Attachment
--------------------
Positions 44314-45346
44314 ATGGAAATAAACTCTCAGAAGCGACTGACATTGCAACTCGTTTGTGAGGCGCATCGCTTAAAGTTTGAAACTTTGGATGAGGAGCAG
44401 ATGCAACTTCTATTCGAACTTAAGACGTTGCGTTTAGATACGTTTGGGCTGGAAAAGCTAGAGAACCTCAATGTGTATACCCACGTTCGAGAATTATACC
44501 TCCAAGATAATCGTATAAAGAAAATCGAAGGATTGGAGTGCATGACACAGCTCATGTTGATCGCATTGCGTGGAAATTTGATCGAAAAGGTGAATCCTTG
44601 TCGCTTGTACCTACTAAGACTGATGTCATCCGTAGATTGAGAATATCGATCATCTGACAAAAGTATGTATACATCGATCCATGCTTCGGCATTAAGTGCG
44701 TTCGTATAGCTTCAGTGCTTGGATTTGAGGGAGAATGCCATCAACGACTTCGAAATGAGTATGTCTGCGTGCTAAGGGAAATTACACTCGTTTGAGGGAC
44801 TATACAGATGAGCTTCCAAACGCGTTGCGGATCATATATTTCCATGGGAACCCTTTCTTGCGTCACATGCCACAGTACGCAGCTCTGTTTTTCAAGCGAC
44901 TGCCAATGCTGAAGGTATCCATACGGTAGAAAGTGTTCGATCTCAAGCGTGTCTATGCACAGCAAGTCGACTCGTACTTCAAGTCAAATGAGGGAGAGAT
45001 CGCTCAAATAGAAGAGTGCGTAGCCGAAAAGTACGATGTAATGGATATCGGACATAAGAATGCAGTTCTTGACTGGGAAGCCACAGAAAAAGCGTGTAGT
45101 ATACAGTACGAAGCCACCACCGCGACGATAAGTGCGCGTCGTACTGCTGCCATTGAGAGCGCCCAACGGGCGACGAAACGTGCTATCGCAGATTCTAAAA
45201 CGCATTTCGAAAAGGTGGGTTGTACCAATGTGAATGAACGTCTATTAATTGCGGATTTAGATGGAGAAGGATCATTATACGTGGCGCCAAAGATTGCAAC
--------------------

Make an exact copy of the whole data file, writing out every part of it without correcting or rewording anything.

Positions 44314-45346
44314 ATGGAAATAAACTCTCAGAAGCGACTGACATTGCAACTCGTTTGTGAGGCGCATCGCTTAAAGTTTGAAACTTTGGATGAGGAGCAG
44401 ATGCAACTTCTATTCGAACTTAAGACGTTGCGTTTAGATACGTTTGGGCTGGAAAAGCTAGAGAACCTCAATGTGTATACCCACGTTCGAGAATTATACC
44501 TCCAAGATAATCGTATAAAGAAAATCGAAGGATTGGAGTGCATGACACAGCTCATGTTGATCGCATTGCGTGGAAATTTGATCGAAAAGGTGAATCCTTG
44601 TCGCTTGTACCTACTAAGACTGATGTCATCCGTAGATTGAGAATATCGATCATCTGACAAAAGTATGTATACATCGATCCATGCTTCGGCATTAAGTGCG
44701 TTCGTATAGCTTCAGTGCTTGGATTTGAGGGAGAATGCCATCAACGACTTCGAAATGAGTATGTCTGCGTGCTAAGGGAAATTACACTCGTTTGAGGGAC
44801 TATACAGATGAGCTTCCAAACGCGTTGCGGATCATATATTTCCATGGGAACCCTTTCTTGCGTCACATGCCACAGTACGCAGCTCTGTTTTTCAAGCGAC
44901 TGCCAATGCTGAAGGTATCCATACGGTAGAAAGTGTTCGATCTCAAGCGTGTCTATGCACAGCAAGTCGACTCGTACTTCAAGTCAAATGAGGGAGAGAT
45001 CGCTCAAATAGAAGAGTGCGTAGCCGAAAAGTACGATGTAATGGATATCGGACATAAGAATGCAGTTCTTGACTGGGAAGCCACAGAAAAAGCGTGTAGT
45101 ATACAGTACGAAGCCACCACCGCGACGATAAGTGCGCGTCGTACTGCTGCCATTGAGAGCGCCCAACGGGCGACGAAACGTGCTATCGCAGATTCTAAAA
45201 CGCATTTCGAAAAGGTGGGTTGTACCAATGTGAATGAACGTCTATTAATTGCGGATTTAGATGGAGAAGGATCATTATACGTGGCGCCAAAGATTGCAAC